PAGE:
Unlike his younger colleagues, the discipline meted out to Mr. O'Neill for his second offense was termination. This evidence was sufficient to allow the issue of whether "willful misconduct" was merely a pretext for age discrimination to go to the jury.

Considering the direct evidence of discrimination and the plaintiff's evidence in support of his pretext case, the court concludes that there was sufficient evidence to support the jury's finding of discriminatory animus and the jury's verdict with respect to the ADEA and the PHRA.

V. PHRA Limitations

The defendant again argues that the plaintiff failed to timely file his administrative appeal with the Pennsylvania Human Relations Commission. Considering the many possible termination dates in this case: plaintiff's suspension on March 8; a meeting with Mr. Finlayson on March 18; the telephone conversation with Mr. Finlayson on March 25; and the date appearing on the approval to terminate form — April 9, the court left this factual issue to the jury.

The jury was instructed:

Pursuant to the PHRA, in order to successfully claim discrimination, the plaintiff must file a complaint with the Pennsylvania Human Relations Commission within 180 days of the alleged act of discrimination.

In this case, the alleged act of discrimination was plaintiff's termination by Sears. As you know from having heard the testimony, there is a dispute as to when the plaintiff first learned of his termination.

Now, it is undisputed that the plaintiff filed his claim with the PHRA on September 20th, 1996. You have heard conflicting testimony concerning when Mr. O'Neill first learned he was fired. It is for you to decide what that date was.

If you find that the plaintiff has proven by a preponderance of the evidence that Mr. O'Neill did not learn of his termination until after March 23rd, 1996, that by the way, March 23rd is 180 days before September 20th, so even though nothing has happened on that date, I think it might have been a weekend. [sic] That's the date. That is the cutoff date. So if you find that he did not learn of his termination until after March 23rd, 1996, and that he was unlawfully discriminated against on the basis of his age, then the plaintiff has sustained his Pennsylvania Human Relations Act claim and is entitled to the damages provided for in that act which I will explain to you shortly.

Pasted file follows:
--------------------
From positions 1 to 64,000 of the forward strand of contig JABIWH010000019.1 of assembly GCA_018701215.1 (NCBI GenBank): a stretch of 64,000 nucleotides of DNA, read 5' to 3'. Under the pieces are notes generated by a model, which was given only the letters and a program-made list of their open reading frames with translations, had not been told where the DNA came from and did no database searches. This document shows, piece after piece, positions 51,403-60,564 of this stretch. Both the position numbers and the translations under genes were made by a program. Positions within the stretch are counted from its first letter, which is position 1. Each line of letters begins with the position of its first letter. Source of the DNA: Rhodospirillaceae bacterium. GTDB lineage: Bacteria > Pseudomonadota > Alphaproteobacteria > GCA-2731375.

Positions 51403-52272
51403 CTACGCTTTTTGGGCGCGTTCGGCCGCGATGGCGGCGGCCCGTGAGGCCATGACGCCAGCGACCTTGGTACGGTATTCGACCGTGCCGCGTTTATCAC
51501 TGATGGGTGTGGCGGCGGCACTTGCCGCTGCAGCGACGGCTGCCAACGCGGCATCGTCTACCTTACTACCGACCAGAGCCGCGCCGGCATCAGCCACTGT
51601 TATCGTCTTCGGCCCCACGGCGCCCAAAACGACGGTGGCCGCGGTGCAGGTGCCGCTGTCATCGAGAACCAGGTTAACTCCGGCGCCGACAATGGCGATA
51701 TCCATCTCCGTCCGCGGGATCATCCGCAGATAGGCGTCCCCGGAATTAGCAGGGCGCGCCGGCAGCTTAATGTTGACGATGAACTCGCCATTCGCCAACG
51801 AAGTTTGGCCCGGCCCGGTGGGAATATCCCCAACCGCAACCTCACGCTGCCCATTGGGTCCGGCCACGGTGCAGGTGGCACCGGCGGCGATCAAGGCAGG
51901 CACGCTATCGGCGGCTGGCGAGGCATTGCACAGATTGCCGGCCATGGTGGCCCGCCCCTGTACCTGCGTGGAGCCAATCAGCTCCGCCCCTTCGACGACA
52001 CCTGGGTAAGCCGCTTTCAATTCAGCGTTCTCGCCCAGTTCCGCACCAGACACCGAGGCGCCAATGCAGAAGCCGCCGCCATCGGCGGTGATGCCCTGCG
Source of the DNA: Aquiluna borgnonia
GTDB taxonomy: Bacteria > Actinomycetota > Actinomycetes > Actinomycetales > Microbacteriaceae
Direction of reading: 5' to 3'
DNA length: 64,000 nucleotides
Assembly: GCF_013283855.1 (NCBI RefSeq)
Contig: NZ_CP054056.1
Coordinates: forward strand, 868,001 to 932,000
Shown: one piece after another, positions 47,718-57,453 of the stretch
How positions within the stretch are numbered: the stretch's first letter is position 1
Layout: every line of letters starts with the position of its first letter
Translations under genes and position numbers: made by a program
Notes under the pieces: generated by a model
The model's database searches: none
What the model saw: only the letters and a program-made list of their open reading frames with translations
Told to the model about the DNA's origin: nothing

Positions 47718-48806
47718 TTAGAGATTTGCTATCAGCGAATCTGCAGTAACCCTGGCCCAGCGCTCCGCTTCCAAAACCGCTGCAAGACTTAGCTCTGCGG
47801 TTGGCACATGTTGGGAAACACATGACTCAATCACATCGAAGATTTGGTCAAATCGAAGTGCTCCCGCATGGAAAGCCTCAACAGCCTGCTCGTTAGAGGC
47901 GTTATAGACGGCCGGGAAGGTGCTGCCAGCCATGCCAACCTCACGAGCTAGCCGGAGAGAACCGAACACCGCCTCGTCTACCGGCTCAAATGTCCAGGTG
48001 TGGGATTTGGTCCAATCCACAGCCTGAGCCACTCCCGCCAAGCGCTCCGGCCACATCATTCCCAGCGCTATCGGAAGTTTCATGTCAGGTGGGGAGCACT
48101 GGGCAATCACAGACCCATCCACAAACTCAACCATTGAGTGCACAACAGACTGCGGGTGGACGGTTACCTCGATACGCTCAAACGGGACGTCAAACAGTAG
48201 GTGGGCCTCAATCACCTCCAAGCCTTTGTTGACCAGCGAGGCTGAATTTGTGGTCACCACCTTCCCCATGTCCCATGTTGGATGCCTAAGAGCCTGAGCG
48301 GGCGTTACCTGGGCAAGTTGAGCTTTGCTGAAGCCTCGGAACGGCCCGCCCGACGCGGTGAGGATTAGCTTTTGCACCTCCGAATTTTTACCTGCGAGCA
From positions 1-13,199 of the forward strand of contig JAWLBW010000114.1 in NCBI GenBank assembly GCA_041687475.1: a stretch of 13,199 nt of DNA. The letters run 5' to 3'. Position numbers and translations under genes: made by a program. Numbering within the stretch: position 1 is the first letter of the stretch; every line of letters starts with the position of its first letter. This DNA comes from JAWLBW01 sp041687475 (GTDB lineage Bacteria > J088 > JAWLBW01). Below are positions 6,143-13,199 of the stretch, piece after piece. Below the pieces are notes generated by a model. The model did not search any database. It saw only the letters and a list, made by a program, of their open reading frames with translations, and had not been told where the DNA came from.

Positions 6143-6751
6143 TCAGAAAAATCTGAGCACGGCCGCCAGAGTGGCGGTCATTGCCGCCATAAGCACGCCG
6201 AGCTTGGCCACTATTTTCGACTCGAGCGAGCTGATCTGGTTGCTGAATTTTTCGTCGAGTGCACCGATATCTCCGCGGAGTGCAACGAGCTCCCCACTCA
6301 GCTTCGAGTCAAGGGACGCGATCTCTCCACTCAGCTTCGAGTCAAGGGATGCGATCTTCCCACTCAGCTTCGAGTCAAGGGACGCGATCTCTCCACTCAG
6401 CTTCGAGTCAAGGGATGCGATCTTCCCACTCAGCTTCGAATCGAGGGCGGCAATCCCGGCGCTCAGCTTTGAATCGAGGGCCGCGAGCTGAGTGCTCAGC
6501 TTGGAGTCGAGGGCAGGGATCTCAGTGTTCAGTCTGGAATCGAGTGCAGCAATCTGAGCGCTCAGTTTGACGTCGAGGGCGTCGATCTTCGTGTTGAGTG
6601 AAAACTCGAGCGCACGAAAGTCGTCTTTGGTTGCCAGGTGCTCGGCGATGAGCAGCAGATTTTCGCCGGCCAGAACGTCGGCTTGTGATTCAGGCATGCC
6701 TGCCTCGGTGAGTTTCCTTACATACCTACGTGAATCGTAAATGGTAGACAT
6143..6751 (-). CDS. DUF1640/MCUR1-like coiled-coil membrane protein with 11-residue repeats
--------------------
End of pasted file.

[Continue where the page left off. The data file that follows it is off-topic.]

If you find that the plaintiff learned of his termination on or before March 23rd, 1996, then the statute of limitations bars the Pennsylvania Human Relations Act claim and the plaintiff is not entitled to damages provided for by that state law.

(N.T. 1/24/2000, 110-110).

Pursuant to that instruction, the jury found that the plaintiff was terminated after March 23, 1996.*fn5 (N.T. 1/24/2000, 119). As such, the PHRA charge was timely filed because, as previously stated, it is undisputed that Mr. O'Neill filed his PHRA claim on September 20, 1996, within the 180 day period of the termination date found by the jury.

VI. Excessive Compensatory Damages

The defendant claims that the jury's award of $175,000 in compensatory damages was excessive and was influenced by passion, prejudice, and/or sympathy. The district court may review a damage award for excessiveness. Kazan v. Wolinski, 721 F.2d 911, 914 (3d Cir. 1983). A motion for remittitur is left to the sound discretion of the trial judge, who is in the best position to evaluate the evidence and determine whether the jury has come to a rationally based award. Spence v. Board of Education, 806 F.2d 1198, 1201 (3d Cir. 1986). When the jury's award is clearly unsupported or excessive, and where no clear judicial error can be identified, the court should order the plaintiff to remit a portion of the verdict in excess of the maximum amount supported by the evidence or, if remittitur is refused, to submit to a new trial. Id. See also, Kazan, at 914. In an ADEA case, "[a] remittitur is in order when a trial judge concludes that a jury verdict is `clearly unsupported' by the evidence and exceeds the amount needed to make the plaintiff whole, i.e., to remedy the effect of the employer's discrimination." Starceski v. Westinghouse Electric Corp., 54 F.3d 1089, 1100 (3d Cir. 1995) (citing Spence, at 1201). Remittitur is appropriate only when the jury's verdict is so large as to "shock the conscience" of the court. Id.